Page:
Do you ever have those moments when there is no doubt in your mind that you are in the right industry?  I had one of those moments this week, upon the arrival of an excellent new coffee from a small farm in Costa Rica.  My excitement was akin to that of a kid on Christmas morning, ascending the stairs in rapid motion to piles of presents and cookies.   I think the delivery driver was wondering why I was pacing back and forth in front of the door while he loaded up the bags. 

Alma Negra Farm Owners

Las Lajas 4

The coffee is called Costa Rica Alma Negra (Black Soul) and it is grown and processed by Oscar and Francisca Chacon in Costa Rica’s Central Valley.  I am excited about this coffee for many reasons; it is incredibly unique from seed to cup.  The Chacons are known for being one of the first to produce high-quality organic and naturally processed coffee in Costa Rica.  They inherited the farm from Oscar’s grandparents’ and it is steeped with family history.  One of the main reasons that the Chacons decided to take the leap and only produce organic coffee is a tragic one.  Oscar lost his father to a battle with cancer and it is suspected to have been due to his frequent encounters with pesticides.  Other reasons included environmental and quality benefits.

Lasjas Estate

Not only did the Chacons take an expensive chance at getting organic certification, they built their own mill, known as Las Lajas.  This is exceptional for a variety of reasons. When a farmer sends their coffee off to a mill, they have no control over what happens next.  The coffee could be blended with other coffees or processed in a way that may not benefit the flavor of the coffee in the best way.  With owning their own mill, the Chacons take great care in using a wide range of processing methods to find optimum flavor profiles.  In turn, this makes the coffee highly traceable, even down to the day it was harvested.  The Chacons use mostly natural (dry) processes, using much less water than a standard farm.

Las Lajas Estate 3

After taking copious amounts of pictures of the beautiful bags, I opened one and the fresh, green coffee smells so much like chocolate, you would have thought it had been stored in a Hershey’s warehouse.   No time was wasted in getting the coffee into the roaster.  The flavors of the brewed coffee are complex, ranging from mandarin oranges to cocoa nibs.  The acidity is exciting and lively and the mouthfeel is silky smooth.  We will have this coffee for only a short amount of time and I invite everyone to come down to our café and try a cup.  You may end up loving it as much as I do!

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Wondering where all of your spent coffee grounds go?…

photo 1photo 2We met up with Beth, Joan, & Phillip at our partner farm, the Peace Garden, to get an official tour of where all of our used coffee grounds go!  The Peace Garden is located in between the 15 & the 805 freeways in an urban, repurposed area.  This group partners with a local church, Adams Avenue bike shop, and nearby schools to create this beautiful community 3photo 2One of our Bean Brain fans, Joan, approached Steve & Laurie about using our spent grounds for the community garden compost about a year ago.  She said that she previously was picking up from local coffee shop, Twiggs, but that she wished to collect organic grounds only so she made the switch to Virtuoso.  And we sure are happy she did!  We divert about 30 gallons of used coffee ground waste from our landfill and this beautiful garden is able to use them to make tasty, nutritious 1Virtuoso Staffers, Vanessa & Amanda, visited the farm as they are our staff experts on the subject of farming and all things sustainable.  These girls had a blast learning about the garden’s permiculture, no till garden boxes, composting technique, heirloom varieties of crops, and tons 7photo 5photo 6Vanessa sits underneath a shady fortress that Philip built out of used bicycle rims, provided by Adams Ave Bike Shop.  Here, cucuzzas grow up these recycled trellises and provide a shady space for groups of kids to learn in the garden on a hot day. photo 4photo 3photo 8Beth tells us about her vision for the long term plans for the garden – a bigger worm composting faciliity, adding chickens to the mix, and an outdoor kitchen for community members to share garden grown meals.  She also invites bean brains and the rest of the community to join her on the first Friday of every month for a potluck with garden 9photo 10Our coffee grounds go into this hot heap! THe grounds are mixed in with other organic materials to make a potion of nitrogen & carbon, steamed at a high of 120 degrees to create a nutrient rich soil additive.  All natural!photo 11Thanks Peace Garden!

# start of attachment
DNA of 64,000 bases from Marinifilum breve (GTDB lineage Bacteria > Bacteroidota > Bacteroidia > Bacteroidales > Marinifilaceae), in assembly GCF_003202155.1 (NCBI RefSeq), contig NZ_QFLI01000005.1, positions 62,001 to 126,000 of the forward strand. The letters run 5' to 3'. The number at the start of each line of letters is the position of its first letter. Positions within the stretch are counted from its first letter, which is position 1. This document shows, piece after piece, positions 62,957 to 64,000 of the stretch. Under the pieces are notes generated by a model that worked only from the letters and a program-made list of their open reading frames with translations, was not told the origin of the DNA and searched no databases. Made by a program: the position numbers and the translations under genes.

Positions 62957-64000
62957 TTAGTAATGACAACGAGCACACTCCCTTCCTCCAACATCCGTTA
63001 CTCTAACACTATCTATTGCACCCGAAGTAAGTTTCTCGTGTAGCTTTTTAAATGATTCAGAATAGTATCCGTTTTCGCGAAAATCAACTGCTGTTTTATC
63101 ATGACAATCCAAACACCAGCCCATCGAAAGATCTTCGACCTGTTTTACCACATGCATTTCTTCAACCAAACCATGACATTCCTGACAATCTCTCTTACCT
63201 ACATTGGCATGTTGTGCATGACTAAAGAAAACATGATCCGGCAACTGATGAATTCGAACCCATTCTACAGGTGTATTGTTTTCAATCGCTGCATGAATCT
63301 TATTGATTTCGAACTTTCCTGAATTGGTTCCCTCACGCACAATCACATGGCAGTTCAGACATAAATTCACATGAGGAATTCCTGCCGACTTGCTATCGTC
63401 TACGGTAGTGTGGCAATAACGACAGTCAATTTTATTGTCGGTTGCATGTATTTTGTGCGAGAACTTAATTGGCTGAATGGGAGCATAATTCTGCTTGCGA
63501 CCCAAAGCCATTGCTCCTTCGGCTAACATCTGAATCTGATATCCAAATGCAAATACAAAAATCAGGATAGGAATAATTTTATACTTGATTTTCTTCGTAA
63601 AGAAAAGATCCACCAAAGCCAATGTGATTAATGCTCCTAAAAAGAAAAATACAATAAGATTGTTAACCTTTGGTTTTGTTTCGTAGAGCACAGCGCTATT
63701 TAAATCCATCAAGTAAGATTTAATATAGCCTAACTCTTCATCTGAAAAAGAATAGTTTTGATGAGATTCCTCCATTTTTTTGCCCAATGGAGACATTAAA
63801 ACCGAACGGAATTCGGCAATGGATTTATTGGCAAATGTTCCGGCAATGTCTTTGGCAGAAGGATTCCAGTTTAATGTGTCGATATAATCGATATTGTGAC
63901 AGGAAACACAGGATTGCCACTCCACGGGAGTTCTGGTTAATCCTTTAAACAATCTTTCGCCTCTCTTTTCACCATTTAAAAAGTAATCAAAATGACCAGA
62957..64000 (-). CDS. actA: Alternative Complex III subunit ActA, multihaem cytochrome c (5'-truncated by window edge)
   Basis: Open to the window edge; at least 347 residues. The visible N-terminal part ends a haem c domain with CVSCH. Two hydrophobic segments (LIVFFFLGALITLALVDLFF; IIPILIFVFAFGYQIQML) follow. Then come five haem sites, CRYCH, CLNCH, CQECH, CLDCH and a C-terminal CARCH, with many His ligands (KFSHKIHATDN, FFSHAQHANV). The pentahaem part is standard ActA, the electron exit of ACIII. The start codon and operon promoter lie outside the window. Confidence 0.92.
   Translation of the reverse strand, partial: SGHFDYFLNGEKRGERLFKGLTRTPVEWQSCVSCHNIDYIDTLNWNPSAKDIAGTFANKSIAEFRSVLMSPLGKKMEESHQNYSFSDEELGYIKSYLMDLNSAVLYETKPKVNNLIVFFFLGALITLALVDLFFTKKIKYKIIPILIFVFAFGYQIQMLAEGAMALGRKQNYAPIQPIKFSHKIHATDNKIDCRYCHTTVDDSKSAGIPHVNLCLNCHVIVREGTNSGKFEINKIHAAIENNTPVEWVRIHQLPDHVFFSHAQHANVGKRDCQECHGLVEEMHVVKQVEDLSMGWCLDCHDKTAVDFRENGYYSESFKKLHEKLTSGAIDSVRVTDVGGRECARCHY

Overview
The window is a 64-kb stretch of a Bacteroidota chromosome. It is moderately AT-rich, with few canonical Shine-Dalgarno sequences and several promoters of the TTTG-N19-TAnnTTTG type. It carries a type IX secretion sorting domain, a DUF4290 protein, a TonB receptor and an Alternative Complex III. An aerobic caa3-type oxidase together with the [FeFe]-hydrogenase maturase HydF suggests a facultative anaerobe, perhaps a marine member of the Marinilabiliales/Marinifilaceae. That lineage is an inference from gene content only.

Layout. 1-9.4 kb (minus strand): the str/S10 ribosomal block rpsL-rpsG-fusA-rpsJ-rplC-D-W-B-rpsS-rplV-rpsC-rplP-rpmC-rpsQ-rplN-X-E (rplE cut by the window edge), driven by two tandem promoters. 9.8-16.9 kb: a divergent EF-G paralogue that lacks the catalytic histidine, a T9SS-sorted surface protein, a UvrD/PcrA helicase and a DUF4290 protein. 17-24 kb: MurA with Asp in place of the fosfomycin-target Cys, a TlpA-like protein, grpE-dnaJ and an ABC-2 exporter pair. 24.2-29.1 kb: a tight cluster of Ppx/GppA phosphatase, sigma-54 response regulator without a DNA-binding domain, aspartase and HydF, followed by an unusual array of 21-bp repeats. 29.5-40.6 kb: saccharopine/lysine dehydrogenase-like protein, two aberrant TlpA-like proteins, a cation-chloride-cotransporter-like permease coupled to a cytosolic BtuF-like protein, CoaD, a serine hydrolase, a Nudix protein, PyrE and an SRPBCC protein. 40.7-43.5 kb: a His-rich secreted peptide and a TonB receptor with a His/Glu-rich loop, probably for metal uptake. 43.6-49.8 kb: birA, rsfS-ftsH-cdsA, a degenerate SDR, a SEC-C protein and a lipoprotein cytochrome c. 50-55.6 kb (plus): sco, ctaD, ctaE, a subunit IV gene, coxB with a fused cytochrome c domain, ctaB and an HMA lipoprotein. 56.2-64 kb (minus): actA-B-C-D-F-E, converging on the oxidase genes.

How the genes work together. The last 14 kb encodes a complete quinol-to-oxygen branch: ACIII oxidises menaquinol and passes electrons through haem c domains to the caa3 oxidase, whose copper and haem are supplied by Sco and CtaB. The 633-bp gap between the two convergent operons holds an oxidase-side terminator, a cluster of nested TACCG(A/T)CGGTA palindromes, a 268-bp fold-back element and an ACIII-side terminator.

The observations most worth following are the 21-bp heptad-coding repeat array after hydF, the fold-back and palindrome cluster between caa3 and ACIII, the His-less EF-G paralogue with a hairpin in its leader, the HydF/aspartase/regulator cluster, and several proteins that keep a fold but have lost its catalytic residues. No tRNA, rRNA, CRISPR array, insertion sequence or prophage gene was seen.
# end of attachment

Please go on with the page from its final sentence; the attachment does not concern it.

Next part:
Visit them at 3850 Westgate Place, San Diego, CA  92105 or at their website here.



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October is Fair Trade Month and we would like to celebrate by honoring our farmers from which we buy fair trade coffee!  Please look to the coffees with the Fair Trade symbol on our bags and support fair trade all month, and all year round!

Fair Trade  66 65 Coffee farmer

Fair Trade means buying commodities at a slightly higher rate per unit in order to provide a livable wage to producers.  In our case, this means paying more per pound of coffee beans to our fabulous farmers who work so hard to grow organically, harvested-with-love coffee beans.Fair Trade Map 2012

Your dollars are going to these countries…Guatemala, Honduras, Costa Rica, Peru, Brazil, Ethiopia, & Indonesia.  The extra money goes to creating schools, building hospitals, sponsoring new sustainable farming tools and techniques, etc.  Virtuoso purchased 75% of its beans this year through Fair Trade channels and hopes to continue the sustainability trend!


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